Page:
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These are the words that Moshe spoke to all Israel … (Devarim 1:1).
The Vilna Goan in the sefer Aderes Eliyahu explains that the features and dimensions of the Menorah used in the Beis Hamikdash are hinted to in the first posukim of each one of the five books of the Torah. The Menorah has seven braches. This corresponds to the first posuk in sefer Bereishis which has seven words. The Menorah has thirteen knobs. This corresponds to the first posuk of sefer Shemos which has thirteen words. The Menorah has nine flowers. This corresponds to first posuk in sefer Vayikrah which has nine words. The Menorah, without its legs was seventeen tefachim in height. This corresponds to the first posuk in sefer Bamidbar which has seventeen words. Finally, the Menorah has twenty-two goblets. This corresponds to the first posuk of sefer Devarim which has twenty-two words.
We learn from this that sefer Devarim corresponds to the goblets of the Menorah. Perhaps by analyzing the function and nature of the goblets we can gain insight into the nature and purpose of sefer Devarim.
Before we begin let us review how the goblets were shaped and positioned on the Menorah. Chazal tell us that the goblets were shaped like long narrow cups. Near the top of each one of the seven braches were a set of three goblets, positioned one on top of the other. There was one more goblet near the bottom of the central stem of the Menorah. In total there were twenty-two.
The Chizkuni and other commentators explain the goblets were not purely decorative but provided an important function. On the very top of the Menorah were lamps. Oil and wicks were placed in the lamps and were lit daily by the kohanim. If oil were to drip or spill from a lamp it would slide down the branch into the uppermost goblet. When this goblet was full, the oil would overflow into the second goblet beneath it. When this goblet was full, it would overflow into the third goblet beneath it. When all three goblets of a single branch were full, the oil would slide down the branch to the center stem of the Menorah and fill the goblet that was positioned near the bottom.
We learn from this that the goblets function was to preserve the holy oil that spilled from the lamps and thereby prevent it from going to waste or being destroyed.
Chazal tell us that Torah is compared to oil. Ideally, the oil of the Menorah should rest in the lamps on the top and produce light. This is symbolic that ideally, Torah should be elevated, cherished and illuminate the entire world. However, sometimes the oil drips or spills from the lamps. This is symbolic that sometimes in our history the Torah will go into galus. On the Menorah there were goblets whose function was to preserve the oil. Thus when the Torah goes into galus care must be taken for its preservation. Furthermore, we note that the Menorah had a four step process of preservation. This is symbolic of the four major exiles of the Jewish people, Bavel, Madai, Yavan and Edom. In each exile the Torah must be preserved.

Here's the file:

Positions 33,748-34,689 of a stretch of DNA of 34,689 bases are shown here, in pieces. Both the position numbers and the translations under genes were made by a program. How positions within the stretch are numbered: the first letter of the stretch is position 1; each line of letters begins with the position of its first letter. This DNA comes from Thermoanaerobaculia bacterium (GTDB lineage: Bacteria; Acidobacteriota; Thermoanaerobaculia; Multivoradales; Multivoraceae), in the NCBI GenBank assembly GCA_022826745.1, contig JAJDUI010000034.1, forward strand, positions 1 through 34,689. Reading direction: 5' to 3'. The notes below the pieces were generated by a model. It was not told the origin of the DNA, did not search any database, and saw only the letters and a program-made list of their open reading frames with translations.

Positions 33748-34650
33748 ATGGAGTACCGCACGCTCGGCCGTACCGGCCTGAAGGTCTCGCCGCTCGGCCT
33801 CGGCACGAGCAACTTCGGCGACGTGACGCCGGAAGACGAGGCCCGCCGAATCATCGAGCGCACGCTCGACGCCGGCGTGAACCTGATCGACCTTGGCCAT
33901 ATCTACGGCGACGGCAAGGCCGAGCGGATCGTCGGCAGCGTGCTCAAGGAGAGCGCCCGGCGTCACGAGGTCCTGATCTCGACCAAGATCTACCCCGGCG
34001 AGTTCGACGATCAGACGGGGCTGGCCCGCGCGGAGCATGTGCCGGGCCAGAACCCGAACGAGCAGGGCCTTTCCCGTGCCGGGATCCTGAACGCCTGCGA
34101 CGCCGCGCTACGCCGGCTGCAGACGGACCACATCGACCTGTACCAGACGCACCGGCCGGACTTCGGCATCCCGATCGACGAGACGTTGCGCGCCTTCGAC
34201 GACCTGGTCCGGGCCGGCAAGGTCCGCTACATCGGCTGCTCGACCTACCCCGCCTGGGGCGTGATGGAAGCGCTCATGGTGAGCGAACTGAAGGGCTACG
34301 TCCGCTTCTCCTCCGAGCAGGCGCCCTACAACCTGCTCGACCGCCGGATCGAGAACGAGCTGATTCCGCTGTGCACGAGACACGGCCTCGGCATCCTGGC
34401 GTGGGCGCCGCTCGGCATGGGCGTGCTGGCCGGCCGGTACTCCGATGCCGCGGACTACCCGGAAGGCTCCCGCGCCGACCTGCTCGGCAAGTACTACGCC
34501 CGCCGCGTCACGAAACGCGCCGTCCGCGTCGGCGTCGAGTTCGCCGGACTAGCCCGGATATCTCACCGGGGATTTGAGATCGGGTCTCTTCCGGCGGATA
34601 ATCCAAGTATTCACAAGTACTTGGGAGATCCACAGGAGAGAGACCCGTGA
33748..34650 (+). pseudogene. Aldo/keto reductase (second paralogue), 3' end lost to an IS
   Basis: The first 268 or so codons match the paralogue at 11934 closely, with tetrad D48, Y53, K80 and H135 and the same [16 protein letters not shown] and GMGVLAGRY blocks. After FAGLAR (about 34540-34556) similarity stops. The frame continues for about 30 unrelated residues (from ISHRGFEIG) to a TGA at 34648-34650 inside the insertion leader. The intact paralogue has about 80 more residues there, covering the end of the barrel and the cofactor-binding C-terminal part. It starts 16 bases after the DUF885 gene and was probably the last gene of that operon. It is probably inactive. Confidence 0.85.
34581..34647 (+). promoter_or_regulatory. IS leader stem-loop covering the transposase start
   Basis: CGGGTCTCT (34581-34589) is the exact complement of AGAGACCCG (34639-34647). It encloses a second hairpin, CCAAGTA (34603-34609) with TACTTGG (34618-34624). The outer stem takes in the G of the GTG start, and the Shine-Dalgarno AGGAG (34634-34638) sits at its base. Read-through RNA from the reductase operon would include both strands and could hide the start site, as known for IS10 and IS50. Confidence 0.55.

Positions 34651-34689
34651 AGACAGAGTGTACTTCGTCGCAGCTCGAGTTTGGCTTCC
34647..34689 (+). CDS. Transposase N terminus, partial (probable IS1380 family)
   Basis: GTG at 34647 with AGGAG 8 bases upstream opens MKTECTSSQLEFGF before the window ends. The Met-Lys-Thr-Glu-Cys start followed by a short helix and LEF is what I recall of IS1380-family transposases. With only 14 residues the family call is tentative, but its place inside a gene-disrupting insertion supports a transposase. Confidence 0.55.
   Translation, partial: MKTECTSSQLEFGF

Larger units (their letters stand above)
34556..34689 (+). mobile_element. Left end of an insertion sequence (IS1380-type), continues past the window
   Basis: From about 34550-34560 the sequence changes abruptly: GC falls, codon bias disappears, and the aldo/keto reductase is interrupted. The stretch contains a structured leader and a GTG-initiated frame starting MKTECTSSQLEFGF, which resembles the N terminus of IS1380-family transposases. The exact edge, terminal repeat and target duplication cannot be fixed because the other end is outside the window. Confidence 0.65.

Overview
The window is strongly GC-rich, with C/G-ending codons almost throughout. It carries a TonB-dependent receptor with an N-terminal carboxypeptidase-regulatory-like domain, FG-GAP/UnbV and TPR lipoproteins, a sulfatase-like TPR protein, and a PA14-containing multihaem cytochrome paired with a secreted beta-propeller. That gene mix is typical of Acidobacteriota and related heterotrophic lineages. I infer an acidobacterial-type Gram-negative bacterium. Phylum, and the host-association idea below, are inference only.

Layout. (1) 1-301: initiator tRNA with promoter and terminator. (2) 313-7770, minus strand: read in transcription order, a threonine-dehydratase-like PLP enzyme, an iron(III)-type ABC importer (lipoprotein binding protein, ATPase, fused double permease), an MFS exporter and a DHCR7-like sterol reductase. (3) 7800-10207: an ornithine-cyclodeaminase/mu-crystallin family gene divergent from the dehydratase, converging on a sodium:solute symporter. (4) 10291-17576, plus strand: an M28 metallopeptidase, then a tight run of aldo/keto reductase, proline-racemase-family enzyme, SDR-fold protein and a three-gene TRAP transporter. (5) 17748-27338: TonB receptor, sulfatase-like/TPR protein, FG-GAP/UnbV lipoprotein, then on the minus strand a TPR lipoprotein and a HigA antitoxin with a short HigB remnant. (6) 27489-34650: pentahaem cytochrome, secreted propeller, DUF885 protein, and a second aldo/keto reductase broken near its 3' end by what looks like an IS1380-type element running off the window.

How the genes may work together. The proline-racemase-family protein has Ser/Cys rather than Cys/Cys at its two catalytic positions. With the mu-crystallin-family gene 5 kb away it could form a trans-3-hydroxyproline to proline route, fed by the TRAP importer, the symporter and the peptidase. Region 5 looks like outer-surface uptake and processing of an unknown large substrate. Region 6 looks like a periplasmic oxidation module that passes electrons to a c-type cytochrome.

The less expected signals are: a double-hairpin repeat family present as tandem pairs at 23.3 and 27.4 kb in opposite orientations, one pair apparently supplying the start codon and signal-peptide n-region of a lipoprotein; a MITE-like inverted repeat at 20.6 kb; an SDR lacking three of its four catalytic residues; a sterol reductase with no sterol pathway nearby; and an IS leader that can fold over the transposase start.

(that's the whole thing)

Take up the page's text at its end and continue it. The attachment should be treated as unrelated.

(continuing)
The Gemara (Menachos 28b) explains that the goblets of the Menorah looked like goblets that were common in Alexandria. Rashi there explains that this refers to the famous large city of Alexandria in Egypt. Why was there a reminder of Egypt in one of the most holy utensils of the Beis Hamikdash? We may suggest that this reminded us of the first preservation of our heritage that occurred in Egyptian exile. Furthermore, Chazal tell us that the all exiles of our past and future were compressed in the Egyptian exile. This serves as a lesson and inspiration that just as we have succeeded in preserving our heritage in Egypt we will succeed in all other exiles.
Sefer Devarim corresponds to the twenty-two goblets of the Menorah. We may derive from this that sefer Devarim is the guide for how to preserve the Torah in galus. Indeed, Chazal tell us that when Moshe realized that he would not be allowed to enter Eretz Yisrael he foresaw that there would galus. He proceeded to rebuke the Jewish people in preparation of what would happen. He then reviewed the entire Torah with an emphasis on how to perform and fulfill the Torah even in these difficult times.
© Efraim Levine 5760/2000 - 5764/2004